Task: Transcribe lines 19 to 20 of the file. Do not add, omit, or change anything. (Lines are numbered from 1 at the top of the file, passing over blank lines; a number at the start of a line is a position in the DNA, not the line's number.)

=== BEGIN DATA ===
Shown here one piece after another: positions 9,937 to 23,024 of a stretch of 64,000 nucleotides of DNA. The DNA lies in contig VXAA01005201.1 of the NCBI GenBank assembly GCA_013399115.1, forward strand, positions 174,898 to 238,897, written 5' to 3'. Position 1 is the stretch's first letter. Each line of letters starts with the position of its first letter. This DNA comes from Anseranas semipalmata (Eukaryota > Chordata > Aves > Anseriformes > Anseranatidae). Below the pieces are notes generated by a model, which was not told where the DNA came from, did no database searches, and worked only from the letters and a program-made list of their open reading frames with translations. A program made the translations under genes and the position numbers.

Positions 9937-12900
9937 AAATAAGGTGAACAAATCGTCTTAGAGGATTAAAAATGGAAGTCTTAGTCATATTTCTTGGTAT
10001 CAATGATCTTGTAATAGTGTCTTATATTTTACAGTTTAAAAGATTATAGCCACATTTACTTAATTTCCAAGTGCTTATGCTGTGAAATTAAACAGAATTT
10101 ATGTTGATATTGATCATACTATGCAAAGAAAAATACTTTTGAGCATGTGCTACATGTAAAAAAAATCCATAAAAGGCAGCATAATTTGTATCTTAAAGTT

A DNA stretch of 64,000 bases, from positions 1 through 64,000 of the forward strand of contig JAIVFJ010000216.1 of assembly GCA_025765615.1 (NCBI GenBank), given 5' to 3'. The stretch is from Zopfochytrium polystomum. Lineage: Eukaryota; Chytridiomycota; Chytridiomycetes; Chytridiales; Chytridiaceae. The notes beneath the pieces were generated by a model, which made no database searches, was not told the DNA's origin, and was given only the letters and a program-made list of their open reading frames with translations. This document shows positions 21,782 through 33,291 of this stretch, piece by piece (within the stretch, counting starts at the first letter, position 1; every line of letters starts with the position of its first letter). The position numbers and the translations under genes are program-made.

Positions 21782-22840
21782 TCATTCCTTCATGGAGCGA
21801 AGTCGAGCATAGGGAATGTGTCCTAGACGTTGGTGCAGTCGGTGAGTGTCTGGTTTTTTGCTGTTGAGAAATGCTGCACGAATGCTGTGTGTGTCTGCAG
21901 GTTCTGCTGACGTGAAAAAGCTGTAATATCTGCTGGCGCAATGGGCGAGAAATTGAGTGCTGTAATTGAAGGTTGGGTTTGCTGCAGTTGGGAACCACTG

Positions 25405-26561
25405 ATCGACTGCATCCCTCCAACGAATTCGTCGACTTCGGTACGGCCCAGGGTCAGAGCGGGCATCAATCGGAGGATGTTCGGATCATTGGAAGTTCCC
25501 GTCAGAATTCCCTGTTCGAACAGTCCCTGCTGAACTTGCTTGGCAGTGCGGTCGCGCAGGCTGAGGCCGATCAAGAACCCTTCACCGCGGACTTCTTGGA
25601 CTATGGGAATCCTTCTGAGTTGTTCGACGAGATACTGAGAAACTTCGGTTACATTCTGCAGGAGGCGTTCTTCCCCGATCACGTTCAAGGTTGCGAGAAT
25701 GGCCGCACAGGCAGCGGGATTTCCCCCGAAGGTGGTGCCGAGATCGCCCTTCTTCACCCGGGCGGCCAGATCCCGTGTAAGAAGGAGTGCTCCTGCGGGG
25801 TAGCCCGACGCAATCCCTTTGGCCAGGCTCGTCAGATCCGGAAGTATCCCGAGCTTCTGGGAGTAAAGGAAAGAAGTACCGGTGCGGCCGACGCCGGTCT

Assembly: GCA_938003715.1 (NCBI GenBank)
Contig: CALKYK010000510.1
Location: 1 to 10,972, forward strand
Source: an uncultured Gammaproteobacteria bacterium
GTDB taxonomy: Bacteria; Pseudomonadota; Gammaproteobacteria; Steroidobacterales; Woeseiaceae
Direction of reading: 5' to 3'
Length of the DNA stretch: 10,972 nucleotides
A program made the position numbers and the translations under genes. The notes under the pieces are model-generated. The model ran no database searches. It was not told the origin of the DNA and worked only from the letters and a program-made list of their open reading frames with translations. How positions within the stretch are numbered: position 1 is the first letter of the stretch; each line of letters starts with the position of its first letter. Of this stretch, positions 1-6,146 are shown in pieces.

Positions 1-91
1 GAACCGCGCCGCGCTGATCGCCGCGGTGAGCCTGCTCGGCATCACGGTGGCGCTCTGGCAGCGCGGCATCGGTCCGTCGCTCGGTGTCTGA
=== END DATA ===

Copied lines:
Location: 1 to 10,972, forward strand
Source: an uncultured Gammaproteobacteria bacterium